Caffeine, the psychoactive stimulant contained in coffee, is known to have both positive and negative effects on headaches. "People who don't usually get migraine headaches can develop some degree of withdrawal in the morning before their first cup of coffee," says Dr. Ellen Drexler, Director of Neurology, "but this is likely to be worse for people who are prone to migraine."
On the other hand, caffeine is a common ingredient in headache relief medications. "Many over-the-counter medications contain caffeine because it acts as a pain reliever," Dr. Drexler notes. Although these medications do provide headache relief, too high of a dose can produce the opposite effect.
Lowering your caffeine intake can help, if you suffer from caffeine-induced headaches or migraines. "The threshold of how much caffeine per day will cause this problem will vary from person to person, and the total caffeine from all sources – not just coffee – needs to be taken into account," according to Dr. Drexler. "Coffee 'in moderation' can be used to help people with infrequent headaches, but should not be used with increasing frequency if the headaches start occurring more often. That would be the time to quit."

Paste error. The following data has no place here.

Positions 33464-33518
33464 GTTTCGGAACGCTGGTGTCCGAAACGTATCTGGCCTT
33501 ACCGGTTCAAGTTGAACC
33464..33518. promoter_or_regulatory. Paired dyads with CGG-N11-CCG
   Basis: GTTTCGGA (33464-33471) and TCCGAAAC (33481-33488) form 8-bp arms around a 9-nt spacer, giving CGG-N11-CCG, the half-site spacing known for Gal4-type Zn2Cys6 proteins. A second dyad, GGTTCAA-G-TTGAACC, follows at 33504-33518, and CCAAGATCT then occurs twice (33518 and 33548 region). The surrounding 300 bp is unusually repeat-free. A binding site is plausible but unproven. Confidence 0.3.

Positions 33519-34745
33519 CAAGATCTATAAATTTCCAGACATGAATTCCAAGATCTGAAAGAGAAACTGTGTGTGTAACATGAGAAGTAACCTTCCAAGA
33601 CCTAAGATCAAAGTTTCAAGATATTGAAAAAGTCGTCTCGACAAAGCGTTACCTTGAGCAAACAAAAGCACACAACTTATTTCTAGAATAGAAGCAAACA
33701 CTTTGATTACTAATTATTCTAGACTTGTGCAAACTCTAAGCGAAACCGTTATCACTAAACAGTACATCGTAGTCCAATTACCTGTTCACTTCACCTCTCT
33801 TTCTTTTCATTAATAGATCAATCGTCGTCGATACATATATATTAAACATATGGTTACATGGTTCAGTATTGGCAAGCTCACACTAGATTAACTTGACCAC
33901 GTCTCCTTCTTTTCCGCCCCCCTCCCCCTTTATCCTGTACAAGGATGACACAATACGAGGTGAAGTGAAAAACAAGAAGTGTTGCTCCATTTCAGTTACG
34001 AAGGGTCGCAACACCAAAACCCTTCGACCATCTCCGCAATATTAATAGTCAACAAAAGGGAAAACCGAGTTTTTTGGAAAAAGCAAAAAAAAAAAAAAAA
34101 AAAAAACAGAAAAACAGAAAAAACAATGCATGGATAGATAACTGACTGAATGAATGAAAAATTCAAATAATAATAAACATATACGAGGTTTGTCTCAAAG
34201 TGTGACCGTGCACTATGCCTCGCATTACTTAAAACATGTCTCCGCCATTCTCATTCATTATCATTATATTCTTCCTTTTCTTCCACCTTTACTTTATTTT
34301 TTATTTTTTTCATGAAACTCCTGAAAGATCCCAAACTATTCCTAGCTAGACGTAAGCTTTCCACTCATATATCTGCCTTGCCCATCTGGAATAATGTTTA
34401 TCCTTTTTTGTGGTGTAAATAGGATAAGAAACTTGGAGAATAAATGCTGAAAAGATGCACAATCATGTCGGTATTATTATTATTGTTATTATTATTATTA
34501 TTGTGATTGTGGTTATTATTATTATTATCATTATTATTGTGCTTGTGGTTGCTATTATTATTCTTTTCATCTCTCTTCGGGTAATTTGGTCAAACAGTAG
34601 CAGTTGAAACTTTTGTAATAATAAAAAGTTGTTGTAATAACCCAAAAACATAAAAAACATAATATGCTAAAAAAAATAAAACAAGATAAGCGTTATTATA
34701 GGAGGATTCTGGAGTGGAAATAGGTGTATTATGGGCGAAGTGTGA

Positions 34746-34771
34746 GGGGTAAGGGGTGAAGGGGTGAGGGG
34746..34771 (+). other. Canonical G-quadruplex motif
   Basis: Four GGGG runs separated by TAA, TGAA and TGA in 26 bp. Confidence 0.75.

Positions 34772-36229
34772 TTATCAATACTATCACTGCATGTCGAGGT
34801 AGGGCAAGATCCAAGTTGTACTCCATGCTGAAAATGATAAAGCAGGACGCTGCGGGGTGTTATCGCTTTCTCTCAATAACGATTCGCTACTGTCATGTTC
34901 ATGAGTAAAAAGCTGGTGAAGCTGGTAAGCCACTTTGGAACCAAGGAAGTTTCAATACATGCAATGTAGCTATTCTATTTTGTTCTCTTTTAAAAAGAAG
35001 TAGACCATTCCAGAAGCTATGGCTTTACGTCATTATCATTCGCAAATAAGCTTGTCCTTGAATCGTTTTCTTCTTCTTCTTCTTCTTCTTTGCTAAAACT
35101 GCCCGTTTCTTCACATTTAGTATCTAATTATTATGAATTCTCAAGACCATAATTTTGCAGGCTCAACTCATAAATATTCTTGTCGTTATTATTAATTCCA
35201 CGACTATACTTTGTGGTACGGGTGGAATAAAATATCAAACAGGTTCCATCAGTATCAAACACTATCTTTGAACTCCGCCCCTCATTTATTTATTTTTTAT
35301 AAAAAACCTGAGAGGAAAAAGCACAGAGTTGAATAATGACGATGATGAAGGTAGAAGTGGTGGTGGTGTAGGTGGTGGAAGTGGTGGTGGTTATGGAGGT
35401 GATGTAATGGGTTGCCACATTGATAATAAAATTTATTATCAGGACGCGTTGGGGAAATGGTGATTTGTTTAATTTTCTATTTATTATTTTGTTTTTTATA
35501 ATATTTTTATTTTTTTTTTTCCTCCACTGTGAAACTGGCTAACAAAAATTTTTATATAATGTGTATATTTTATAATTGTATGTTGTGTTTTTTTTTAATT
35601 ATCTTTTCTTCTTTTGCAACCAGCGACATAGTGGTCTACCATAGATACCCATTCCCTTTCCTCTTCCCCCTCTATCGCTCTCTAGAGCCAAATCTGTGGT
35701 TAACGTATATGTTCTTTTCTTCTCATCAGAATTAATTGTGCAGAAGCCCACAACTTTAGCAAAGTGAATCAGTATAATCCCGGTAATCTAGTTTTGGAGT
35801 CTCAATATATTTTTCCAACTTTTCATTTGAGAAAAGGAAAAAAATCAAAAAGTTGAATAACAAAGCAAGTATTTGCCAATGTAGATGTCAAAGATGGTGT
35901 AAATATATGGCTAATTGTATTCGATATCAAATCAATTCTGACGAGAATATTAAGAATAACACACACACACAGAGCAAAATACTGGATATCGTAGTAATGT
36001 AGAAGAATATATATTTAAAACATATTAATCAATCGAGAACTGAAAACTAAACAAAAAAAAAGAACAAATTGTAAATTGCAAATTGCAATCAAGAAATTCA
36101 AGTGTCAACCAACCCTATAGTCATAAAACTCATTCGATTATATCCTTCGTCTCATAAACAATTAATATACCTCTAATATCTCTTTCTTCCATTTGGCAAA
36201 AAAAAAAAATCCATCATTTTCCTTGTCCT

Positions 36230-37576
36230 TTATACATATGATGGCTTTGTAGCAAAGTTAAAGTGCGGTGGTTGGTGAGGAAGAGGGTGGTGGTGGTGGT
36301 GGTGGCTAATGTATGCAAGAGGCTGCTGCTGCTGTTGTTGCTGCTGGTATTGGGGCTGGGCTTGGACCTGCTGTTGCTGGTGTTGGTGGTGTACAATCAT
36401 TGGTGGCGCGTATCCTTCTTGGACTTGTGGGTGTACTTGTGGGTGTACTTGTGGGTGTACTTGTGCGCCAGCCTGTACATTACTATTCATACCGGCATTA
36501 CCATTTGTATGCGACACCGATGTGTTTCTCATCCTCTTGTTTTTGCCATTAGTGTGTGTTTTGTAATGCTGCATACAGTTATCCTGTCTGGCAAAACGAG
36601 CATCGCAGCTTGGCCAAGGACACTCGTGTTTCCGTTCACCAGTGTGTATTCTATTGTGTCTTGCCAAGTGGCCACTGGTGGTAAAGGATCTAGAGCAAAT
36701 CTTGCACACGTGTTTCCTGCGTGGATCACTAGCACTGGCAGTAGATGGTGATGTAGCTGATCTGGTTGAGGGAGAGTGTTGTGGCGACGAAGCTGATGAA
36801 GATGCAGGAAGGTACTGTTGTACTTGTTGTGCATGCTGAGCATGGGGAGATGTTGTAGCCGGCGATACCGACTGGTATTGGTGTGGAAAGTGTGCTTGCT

THE VERDICT: TRUE, WITH A CAVEAT – "We refer to caffeine as a 'double-edged sword' because it will help relieve a migraine in the short term, but regular caffeine consumption (whether in coffee or medications such as Excedrin) can often cause more or stronger headaches in people prone to migraines," Dr. Drexler explains.
Dr. Ellen Drexler
Director, Division of
Dr. Ellen Drexler has over 20 years of experience in the field of Neurology, having published extensively in the field. She is currently the Associate Professor of Clinical Neurology at SUNY Downstate Medical Center in Brooklyn, NY.
To make an appointment, call (718) 283-7470.
For more information, click here.